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North Face Is Making A Hat From Wool That Offsets CO2 Emissions

Clothes manufacturing, and fast fashion in particular, is the second "dirtiest" industry on the planet, causing enormous amounts of waste and pollution. To address this, companies need to look at every aspect of their production line. North Face, in conjunction with an organization called Fibershed, is working to develop wool that will actually give back to the planet, by creating a "carbon farming" plan with the ranchers who produce it.

Fast Company reports that Fibershed first reached out to Bare Ranch to help them make simple adjustments in their production so that their farm would have a positive effect on the amount of carbon it produces. Many farms can work to reduce carbon, since plants absorb it. But measures like planting fallow fields, layering compost, and planting trees made it possible for Bare Ranch to save 4,000 metric tons of CO2, which is about the same as the emissions from around 850 cars.

Lani Estill, a rancher from the farm, told Fast Company, “I like to think of the carbon farming and the climate beneficial work that we’re doing now as a change of thought."

They continued, “So instead of doing things normally–obviously, we’re raising sheep the same way that it’s been done for hundreds of years–we also think about the soil and the land when we’re making decisions.” The wool produced through Bare Ranch is now used to make North Face's Cali Wool Beanie, one of the company's top selling hats. 

And it looks good, too:

North Face

James Rogers, senior sustainability manager at The North Face, says that figuring out how to make each part of their production line more efficient and better for the environment is how they're trying to establish better practices.

“Generally, in trying to be more sustainable, you are reducing the environmental impact, or being ‘less bad,'” Rogers explained.

“This is an example of actually being ‘more good,’ where the product is actually part of the solution. For the ranching stage of the production, we’re actually sequestering more carbon than is emitted.”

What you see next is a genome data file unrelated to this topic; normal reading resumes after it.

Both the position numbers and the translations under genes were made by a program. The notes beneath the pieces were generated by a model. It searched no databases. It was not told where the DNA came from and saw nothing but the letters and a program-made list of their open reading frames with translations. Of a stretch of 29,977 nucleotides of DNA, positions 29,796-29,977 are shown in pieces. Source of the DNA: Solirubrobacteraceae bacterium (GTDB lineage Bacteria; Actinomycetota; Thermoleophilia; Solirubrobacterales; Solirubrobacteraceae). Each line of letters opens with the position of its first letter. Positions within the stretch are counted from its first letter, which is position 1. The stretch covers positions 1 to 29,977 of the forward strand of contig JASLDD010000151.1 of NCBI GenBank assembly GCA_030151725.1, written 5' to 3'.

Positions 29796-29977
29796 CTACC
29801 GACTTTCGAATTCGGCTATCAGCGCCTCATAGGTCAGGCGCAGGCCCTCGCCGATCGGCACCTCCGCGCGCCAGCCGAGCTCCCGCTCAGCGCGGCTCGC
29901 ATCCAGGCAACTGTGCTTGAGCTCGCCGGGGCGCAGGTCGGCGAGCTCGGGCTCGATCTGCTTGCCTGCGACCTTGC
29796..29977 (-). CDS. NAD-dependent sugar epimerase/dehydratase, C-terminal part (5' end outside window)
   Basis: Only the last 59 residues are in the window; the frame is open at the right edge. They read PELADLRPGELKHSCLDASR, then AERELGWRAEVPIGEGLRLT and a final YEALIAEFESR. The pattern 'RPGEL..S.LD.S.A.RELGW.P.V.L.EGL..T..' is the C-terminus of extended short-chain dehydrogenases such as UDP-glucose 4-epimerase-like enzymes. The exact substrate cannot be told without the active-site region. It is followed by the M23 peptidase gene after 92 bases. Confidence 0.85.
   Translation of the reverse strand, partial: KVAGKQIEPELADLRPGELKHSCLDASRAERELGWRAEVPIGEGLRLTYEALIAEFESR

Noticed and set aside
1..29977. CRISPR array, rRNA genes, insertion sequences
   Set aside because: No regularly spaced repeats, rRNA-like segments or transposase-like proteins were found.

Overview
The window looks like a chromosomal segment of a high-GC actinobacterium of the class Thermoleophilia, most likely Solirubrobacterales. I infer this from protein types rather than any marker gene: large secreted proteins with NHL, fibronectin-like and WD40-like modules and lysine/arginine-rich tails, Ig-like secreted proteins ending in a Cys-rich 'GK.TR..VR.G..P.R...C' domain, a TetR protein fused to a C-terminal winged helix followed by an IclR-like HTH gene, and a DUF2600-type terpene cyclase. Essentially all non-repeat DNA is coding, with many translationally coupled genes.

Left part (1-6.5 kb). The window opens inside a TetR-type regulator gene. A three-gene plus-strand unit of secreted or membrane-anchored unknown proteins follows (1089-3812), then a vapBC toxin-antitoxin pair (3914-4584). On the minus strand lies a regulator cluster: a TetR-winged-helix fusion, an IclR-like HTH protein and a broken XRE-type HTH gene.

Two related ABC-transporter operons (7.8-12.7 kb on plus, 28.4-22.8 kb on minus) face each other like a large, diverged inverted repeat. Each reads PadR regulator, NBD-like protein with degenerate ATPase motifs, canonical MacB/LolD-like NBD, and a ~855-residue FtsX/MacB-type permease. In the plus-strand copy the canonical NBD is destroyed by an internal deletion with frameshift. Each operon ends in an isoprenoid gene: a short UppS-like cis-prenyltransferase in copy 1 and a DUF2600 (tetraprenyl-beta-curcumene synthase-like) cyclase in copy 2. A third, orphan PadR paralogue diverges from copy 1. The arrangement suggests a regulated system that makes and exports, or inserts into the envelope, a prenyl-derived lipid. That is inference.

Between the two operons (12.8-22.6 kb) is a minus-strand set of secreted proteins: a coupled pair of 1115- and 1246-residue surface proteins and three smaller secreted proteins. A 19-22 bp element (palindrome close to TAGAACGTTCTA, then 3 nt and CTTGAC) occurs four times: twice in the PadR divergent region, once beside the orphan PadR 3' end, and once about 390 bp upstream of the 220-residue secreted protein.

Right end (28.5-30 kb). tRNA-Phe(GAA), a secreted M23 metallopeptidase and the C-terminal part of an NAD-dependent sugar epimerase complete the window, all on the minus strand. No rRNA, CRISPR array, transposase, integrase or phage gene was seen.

The down parka that’s kept you warm for 10 years isn’t trash just because of a busted zipper. You’ve got memories with that jacket, and our staff in the warranty department—some with over 30 years of expertise—want to guarantee that journey continues. No two repairs are exactly alike, making the process more like a re-creation than a simple repair. We hold onto an enormous stockpile of fabric and hardware that dates all the way back to 1950, because you can’t patch a vintage Steep Tech jacket without the fabric that made it in the first place. Of course it’d be easier to replace than re-create. But our original lifetime warranty was designed to keep gear out of landfills, minimizing our impact on the environment. Check out our packs backed by our lifetime warranty by clicking the link in our bio.

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But one challenge is finding a way to make enough wool so that they can use it in more of their products. 

“I think there is going to be a challenge to scale this program,” said Rogers. “In order to do that, we do need to see this idea grow more broadly, and we need to see not only other growers or ranchers adopting these practices, but other brands pushing for it as well and asking for the sourcing. We need to send that message from both sides of the supply chain.”

But the merits of the program are spreading; according to Fibershed, they get frequent requests from other ranchers interested in doing what Bare Ranch is doing, so they can sell to companies trying to do what North Face is doing—protect the environment. 

“They’re saying if we can do this . . . if we can become more productive while drawing down carbon and be more connected to direct markets, it’s three wins for them,” says Rebecca Burgess, executive director of Fibershed.

The North face will be expanding a line made with the wool at Bare Ranch in 2018, but the success of these products may determine whether or not an expansion can happen within the industry. The tagline for the beanie is “Warm your dome, not the globe," which is a pretty convincing argument all around.

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